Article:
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What is an undescended testicle?
Testicles are part of the male body. They make male hormones and sperm. Most men have two testicles, located in their scrotum.
While male babies are growing in their mom’s uterus, their testicles are inside their abdomen. Usually, the testicles move down into the scrotum right before or after birth. An undescended testicle occurs when it does not move down into the scrotum.
Undescended testicles are common. Up to 30% of premature male babies have at least one undescended testicle. The rate decreases to 3% to 5% in full-term male babies. An undescended testicle will often move down on its own in the first few months. If this doesn’t happen after about 6 to 9 months, it may require treatment.
Symptoms of an undescended testicle
In most cases, there are no symptoms that occur with an undescended testicle. The only sign is the absence of one or both testicles in the scrotum.
What causes an undescended testicle?
Most of the time, the cause of an undescended testicle is unknown. Some babies have retractile testes. This is caused when a muscle reflex pulls the testicle up out of the scrotum. Other babies may have a testicle that is too small to locate by exam. A baby may be missing one or both testicles completely. This is caused by a developmental problem during pregnancy.
How is an undescended testicle diagnosed?
An undescended testicle is often diagnosed during a child’s newborn exam. The doctor will feel the baby’s scrotum to see if both testes are there. If your doctor can’t feel at least one inside the scrotum, it’s important to find out the cause. Your doctor may perform an ultrasound or CT scan to try and locate the testicle.
Can an undescended testicle be prevented or avoided?
You cannot prevent or avoid an undescended testicle.
Undescended testicle treatment
There are several reasons to treat an undescended testicle. First, undescended testicles may not make sperm. Testicles are in the scrotum because the temperature is cooler there than it is inside the body. A cooler temperature helps the testicles make sperm. A baby boy with an undescended testicle can start to lose the ability to make sperm by 12 months of age.
Second, an undescended testicle is more likely to develop a tumor. Testicular cancer affects 1 of every 2,000 men with an undescended testicle. When the testicle is inside the scrotum, a doctor can feel it to check for a tumor. This leads to early detection and treatment.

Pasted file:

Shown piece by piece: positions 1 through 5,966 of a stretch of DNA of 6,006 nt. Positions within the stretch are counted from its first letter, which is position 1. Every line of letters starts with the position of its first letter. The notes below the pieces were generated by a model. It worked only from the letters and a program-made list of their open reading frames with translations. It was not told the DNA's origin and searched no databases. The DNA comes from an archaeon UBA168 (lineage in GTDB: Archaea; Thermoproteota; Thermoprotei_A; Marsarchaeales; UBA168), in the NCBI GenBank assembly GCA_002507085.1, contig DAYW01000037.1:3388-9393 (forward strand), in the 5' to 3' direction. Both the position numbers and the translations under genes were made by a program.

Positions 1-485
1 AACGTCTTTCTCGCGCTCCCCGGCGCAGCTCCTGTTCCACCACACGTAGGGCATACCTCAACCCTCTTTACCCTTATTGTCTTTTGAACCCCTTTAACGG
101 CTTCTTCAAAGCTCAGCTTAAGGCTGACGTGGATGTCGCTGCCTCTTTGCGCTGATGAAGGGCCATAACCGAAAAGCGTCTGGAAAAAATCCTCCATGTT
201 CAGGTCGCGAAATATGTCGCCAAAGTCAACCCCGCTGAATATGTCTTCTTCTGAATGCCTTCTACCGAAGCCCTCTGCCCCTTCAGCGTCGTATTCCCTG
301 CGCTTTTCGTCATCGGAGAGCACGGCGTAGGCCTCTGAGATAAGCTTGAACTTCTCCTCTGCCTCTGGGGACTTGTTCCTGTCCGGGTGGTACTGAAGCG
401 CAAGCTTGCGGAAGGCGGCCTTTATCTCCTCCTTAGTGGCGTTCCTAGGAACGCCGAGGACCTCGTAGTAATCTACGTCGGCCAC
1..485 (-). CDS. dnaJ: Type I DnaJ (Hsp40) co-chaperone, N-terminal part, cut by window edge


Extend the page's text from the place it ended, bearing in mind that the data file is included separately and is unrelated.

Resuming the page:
Getting the testicle down into the scrotum early in life can lead to better outcomes. There are several treatment options for an undescended testicle. For babies who have retractile testes, the testicle will often descend on its own.
Hormone therapy is one type of treatment. It involves injections (shots) of a hormone called hCG. This helps the testicles make male hormones (testosterone). A higher level of male hormones might move the testicle down into the scrotum.
If the testicle has not come down by the time your baby is 9 months old, the doctor may suggest surgery. The operation is called orchiopexy. The surgeon makes a small cut in the groin to bring down the testicle. The surgery and healing time are short.
If you are an adult with an undescended testicle, the surgeon will likely remove it. This is because moving the testicle down at this point won’t improve your ability to make sperm. It also may lower your risk of cancer.
Living with an undescended testicle
An undescended testicle can be cured. Sometimes, it can descend on its own. Other times, your doctor may recommend medicine or surgery to treat the issue.
An undescended testicle that is left untreated can lead to future health problems. These include an increased risk of infertility and cancer.
Questions to ask your doctor
- How do I know if my baby boy has an undescended testicle?
- What is the best treatment option?
- What are the risks and benefits of surgery or hormone therapy?
- How long is the surgery recovery period?
- If my baby has an undescended testicle, is he at risk of future health problems?
- What is his risk of cancer?
Copyright © American Academy of Family Physicians
This information provides a general overview and may not apply to everyone. Talk to your family doctor to find out if this information applies to you and to get more information on this subject.